So when I say “my goals and observations are meant to be pragmatic”, I mean that any foray into broad philosophical discussions is only incidental to some very specific questions about how I can best enjoy my day-to-day experiences. And while it’s not lost on me that the tone of this blog has shifted radically in the past week, this has actually been the thread that ties it all together: satire was my practical attempt to cope with White-Collar Purgatory; White-Collar Nirvana represents a shift toward a much more practical attempt to increase my life satisfaction (and to previously unattainable levels, of course).
So if I do this right – which is to say, in the way that I intend to – you’ll never see me reflect on seemingly abstract or ostensibly prescriptive ‘life advice’ without my also demonstrating a causal link between what I’m saying and what I mean for it to achieve.
I considered the many drivers in their cars, crawling toward different but – really – similar places. And while I don’t want to deny anyone their snowflakesque individuality, it’s the practical (see?) similarities that I considered.
Practically speaking, most (not all) of these people wouldn’t be here if not for the promise of a paycheck.
Practically speaking, most of these people are headed to jobs that are going to make other people very wealthy (in a global-1% sort of way), be those people owners or hierarchical superiors or both.
Practically speaking, most of these people do not, themselves, enjoy the same standard of living as the people I referred to in the previous paragraph.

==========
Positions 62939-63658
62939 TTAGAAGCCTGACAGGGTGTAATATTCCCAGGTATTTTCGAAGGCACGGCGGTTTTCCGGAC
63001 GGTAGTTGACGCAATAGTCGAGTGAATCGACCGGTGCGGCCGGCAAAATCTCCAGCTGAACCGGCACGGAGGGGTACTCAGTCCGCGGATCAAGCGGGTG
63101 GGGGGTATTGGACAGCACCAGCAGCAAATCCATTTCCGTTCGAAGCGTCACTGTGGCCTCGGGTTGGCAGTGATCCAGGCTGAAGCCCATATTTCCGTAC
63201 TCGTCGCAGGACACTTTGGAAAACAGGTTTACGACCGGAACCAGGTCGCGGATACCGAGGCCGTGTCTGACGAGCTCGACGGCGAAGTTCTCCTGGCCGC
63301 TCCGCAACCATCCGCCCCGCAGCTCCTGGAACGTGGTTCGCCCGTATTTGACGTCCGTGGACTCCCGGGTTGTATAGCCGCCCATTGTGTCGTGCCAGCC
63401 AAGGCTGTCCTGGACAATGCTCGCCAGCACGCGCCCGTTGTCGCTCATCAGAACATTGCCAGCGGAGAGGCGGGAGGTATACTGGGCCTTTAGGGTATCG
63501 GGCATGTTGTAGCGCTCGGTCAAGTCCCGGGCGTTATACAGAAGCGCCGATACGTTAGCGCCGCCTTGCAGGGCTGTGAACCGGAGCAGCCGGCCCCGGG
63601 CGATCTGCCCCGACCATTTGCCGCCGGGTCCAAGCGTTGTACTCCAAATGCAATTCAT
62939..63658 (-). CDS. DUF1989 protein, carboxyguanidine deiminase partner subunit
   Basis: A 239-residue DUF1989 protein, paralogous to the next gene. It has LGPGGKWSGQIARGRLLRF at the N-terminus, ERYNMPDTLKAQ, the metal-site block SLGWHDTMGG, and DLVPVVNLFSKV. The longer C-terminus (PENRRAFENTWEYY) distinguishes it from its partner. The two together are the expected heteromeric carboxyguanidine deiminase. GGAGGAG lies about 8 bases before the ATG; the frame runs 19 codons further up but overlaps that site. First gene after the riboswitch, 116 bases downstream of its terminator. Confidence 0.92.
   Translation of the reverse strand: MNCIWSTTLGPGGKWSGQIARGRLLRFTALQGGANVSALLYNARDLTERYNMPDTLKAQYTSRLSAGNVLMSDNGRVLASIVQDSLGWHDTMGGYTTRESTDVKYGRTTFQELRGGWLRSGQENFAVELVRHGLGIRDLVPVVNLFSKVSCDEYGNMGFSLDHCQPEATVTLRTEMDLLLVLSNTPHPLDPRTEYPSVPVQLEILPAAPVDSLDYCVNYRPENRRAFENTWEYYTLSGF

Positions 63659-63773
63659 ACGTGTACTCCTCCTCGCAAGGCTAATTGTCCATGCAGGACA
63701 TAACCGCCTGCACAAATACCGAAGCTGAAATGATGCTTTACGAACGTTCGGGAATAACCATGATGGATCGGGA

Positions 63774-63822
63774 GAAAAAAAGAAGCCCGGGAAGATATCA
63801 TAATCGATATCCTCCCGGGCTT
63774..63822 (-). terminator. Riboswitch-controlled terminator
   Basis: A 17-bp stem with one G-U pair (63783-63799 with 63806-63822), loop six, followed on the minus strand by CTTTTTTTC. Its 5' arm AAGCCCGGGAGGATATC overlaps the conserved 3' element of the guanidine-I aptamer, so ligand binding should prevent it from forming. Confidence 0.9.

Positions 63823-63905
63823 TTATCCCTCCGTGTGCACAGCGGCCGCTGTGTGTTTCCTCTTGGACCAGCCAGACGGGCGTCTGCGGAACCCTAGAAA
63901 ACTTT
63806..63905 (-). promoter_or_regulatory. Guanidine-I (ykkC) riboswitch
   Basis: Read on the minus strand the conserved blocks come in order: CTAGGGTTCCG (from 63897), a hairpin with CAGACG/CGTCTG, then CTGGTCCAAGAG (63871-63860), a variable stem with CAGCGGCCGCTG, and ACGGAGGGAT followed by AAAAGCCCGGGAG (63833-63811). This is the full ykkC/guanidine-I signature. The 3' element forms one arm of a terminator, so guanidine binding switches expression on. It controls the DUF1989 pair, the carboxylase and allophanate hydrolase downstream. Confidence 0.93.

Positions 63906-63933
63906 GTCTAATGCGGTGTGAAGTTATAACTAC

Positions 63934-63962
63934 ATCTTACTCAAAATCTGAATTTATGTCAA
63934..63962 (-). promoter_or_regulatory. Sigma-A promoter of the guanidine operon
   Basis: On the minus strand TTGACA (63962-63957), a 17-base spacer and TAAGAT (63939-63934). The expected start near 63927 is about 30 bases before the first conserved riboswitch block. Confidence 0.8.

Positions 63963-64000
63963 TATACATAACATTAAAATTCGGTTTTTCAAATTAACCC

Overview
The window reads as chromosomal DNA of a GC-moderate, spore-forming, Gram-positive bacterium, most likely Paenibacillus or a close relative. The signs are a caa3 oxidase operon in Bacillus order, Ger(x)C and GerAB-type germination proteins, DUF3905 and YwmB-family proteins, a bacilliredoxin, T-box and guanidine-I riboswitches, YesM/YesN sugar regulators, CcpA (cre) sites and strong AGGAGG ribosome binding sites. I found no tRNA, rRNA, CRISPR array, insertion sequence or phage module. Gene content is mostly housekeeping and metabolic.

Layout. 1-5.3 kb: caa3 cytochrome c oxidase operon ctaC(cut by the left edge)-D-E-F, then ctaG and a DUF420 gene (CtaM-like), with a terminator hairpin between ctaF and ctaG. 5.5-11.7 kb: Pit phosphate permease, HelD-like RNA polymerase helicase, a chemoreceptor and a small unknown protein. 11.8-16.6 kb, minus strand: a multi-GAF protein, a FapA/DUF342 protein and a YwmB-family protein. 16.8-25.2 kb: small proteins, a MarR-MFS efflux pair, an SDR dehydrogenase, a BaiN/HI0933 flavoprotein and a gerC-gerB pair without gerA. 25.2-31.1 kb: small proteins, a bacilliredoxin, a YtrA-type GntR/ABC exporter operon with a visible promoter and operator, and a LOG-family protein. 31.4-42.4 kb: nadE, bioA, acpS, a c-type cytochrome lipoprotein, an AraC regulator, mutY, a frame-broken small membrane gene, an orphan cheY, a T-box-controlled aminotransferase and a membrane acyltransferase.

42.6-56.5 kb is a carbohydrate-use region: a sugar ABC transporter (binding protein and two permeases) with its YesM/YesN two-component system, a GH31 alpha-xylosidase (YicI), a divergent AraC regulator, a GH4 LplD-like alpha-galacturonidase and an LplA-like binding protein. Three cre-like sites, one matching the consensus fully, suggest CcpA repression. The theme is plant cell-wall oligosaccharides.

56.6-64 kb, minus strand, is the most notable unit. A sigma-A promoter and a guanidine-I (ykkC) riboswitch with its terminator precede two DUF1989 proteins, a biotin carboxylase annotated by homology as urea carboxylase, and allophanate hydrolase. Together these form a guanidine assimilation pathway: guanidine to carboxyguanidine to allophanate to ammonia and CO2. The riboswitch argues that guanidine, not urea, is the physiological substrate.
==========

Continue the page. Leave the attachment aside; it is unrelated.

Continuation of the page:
This is, of course, the part where you say “so what?”. Fair enough. These observations are pretty much inarguably true, to the point of being self-evident. Worse, they’re the sorts of truths that people would prefer to have go unspoken.
Here’s the “so what”: if I have the opportunity to resist those practical-but-unpleasant realities, I feel very comfortable about my decision to take it. If I fail, at least I tried. And if I succeed, my aim would be to offer just such an opportunity to people who may not otherwise have it (after all, my recent change of course is only possible because I have the financial privilege to go for it). This is my guiding mindset toward a practically more enjoyable life.
(By the way, I’m deliberately skimming over the part where I casually suggested I would aim to offer other people the opportunity to do work that they find meaningful and doesn’t make their superiors materially wealthier than them. I know that’s a pretty lofty goal, so I’m skimming because there’s no sense getting into it until I have a realistic shot at achieving it. Just know, for now, that what’s on my mind is – among other things – whether there may be a way to help improve the experience of people like the ones I observed in traffic.)
Because this is Winnipeg – with its downtown of very walkable size – my travels took me past the buildings respectively housing my three former employers. There was, of course, a certain poetry in leisurely strolling by, blissfully unconstrained by the bustle within. But it’s the practicalities of the matter that were on my mind.
Not a bad primera mañana.
Not bad at all.